Traffic warden numbers rise almost 6%
Councils are clamping down on illegal parking by putting more traffic wardens on our streets.
Since 2008, there has been a rise of nearly 6% in traffic wardens employed by councils, according to figures obtained by LV.
What's more, in the last 12 months it was found that 17% of local authorities have reduced the amount of free parking, replacing it with revenue-generating paid parking zones.
Data sourced from a freedom of information request from more than 220 councilsshowed a jump in the number of parking inspectors employed by councils from 3,630 in 2008 to 3,841 in 2012- a 5.8% rise overall.
The figures suggest that one in ten councils have increased the number of parking attendants on duty by 20% or more.
In an average council area there are now 16 parking civil enforcement officers employed to clamp down on parking violations. In London boroughs this figure rises to 51.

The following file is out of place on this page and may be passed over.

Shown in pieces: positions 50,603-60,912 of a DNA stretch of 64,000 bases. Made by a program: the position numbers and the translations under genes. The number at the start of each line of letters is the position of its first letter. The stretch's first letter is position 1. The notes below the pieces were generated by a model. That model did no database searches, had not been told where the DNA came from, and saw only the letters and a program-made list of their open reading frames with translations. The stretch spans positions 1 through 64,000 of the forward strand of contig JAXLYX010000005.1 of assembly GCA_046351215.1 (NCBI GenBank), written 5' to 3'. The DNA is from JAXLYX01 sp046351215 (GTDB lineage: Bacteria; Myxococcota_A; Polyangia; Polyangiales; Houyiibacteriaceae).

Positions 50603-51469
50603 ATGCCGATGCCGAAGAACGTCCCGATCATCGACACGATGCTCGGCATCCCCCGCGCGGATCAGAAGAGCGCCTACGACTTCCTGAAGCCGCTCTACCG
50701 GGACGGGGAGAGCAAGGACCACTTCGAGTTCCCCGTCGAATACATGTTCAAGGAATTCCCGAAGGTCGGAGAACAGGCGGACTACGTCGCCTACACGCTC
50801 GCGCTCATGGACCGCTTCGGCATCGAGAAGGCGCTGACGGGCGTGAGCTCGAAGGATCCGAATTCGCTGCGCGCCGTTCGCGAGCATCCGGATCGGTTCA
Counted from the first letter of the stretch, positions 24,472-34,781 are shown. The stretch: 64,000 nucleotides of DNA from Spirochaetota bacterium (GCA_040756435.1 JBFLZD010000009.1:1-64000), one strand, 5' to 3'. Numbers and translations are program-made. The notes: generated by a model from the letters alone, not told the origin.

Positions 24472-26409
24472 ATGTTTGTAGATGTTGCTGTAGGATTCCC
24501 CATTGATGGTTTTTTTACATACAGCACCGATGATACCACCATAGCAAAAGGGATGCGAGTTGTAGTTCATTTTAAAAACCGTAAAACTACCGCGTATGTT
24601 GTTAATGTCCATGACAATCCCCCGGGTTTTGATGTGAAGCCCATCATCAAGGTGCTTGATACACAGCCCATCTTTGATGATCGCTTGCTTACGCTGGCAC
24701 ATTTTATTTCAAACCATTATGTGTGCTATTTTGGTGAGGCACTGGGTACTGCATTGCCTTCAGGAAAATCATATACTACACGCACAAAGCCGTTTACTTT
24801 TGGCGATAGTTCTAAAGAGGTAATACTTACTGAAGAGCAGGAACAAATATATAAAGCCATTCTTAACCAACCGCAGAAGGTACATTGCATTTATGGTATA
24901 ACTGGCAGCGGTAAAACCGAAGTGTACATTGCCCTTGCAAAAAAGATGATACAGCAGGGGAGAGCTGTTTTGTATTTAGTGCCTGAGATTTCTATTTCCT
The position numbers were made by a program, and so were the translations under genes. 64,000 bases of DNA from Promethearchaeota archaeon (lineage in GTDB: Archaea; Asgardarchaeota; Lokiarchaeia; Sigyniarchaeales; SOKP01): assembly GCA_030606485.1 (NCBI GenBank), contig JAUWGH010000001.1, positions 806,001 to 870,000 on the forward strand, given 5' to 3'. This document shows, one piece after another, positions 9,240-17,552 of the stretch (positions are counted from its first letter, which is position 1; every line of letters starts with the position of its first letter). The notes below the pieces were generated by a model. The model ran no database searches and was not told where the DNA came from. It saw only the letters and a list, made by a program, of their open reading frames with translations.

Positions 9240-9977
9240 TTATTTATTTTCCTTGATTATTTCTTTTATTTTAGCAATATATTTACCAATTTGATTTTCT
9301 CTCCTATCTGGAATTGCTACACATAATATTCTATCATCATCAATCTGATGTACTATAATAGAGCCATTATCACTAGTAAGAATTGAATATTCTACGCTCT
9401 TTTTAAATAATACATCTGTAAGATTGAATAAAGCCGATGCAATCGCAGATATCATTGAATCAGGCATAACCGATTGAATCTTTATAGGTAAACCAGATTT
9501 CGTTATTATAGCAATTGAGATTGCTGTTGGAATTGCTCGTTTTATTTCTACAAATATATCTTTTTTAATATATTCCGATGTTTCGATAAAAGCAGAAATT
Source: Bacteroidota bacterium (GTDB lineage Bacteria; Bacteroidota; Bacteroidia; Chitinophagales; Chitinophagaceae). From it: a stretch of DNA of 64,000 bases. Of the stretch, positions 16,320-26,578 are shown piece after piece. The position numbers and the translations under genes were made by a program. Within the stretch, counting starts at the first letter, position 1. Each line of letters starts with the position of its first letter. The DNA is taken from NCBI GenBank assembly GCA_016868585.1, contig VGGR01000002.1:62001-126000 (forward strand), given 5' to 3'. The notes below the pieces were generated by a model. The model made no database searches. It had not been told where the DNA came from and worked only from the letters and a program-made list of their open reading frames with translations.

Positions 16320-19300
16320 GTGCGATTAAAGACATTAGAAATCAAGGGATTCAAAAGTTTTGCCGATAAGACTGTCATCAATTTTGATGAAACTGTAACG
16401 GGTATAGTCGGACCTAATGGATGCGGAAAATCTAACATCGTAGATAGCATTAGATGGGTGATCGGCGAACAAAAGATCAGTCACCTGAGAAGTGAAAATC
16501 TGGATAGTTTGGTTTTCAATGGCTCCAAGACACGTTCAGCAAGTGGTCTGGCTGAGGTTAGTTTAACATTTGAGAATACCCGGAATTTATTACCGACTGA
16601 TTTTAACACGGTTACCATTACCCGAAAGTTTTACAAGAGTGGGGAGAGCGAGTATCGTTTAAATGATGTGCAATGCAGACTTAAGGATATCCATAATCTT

Of the councils that provided information, Westminster had the highest number of traffic wardens on patrol (242), followed by Islington (135), Edinburgh (121) and Lambeth (99).
As a result motorists trying their luck have been hit with big fines.
Over the last 12 months 10% of drivers have been caught out, with penalties for illegally parked vehicles totalling £340 million, or £96 per driver.
If you think you have been fined unfairly read this article: How to beat parking fines.
In an LV survey of 1,583 drivers, 57% believed parking had become harder in their nearest town since 2008 and 18% of drivers admitted to parking illegally over the last year.
Save on parking and fines
As the number of cars on the roads grows and councils look to make more money, motorists will find it harder to park.
But you do have alternatives. You could try using Park and Ride schemes or find spots further away from busy areas to save on the cost of parking and reducing your risk of getting a fine.
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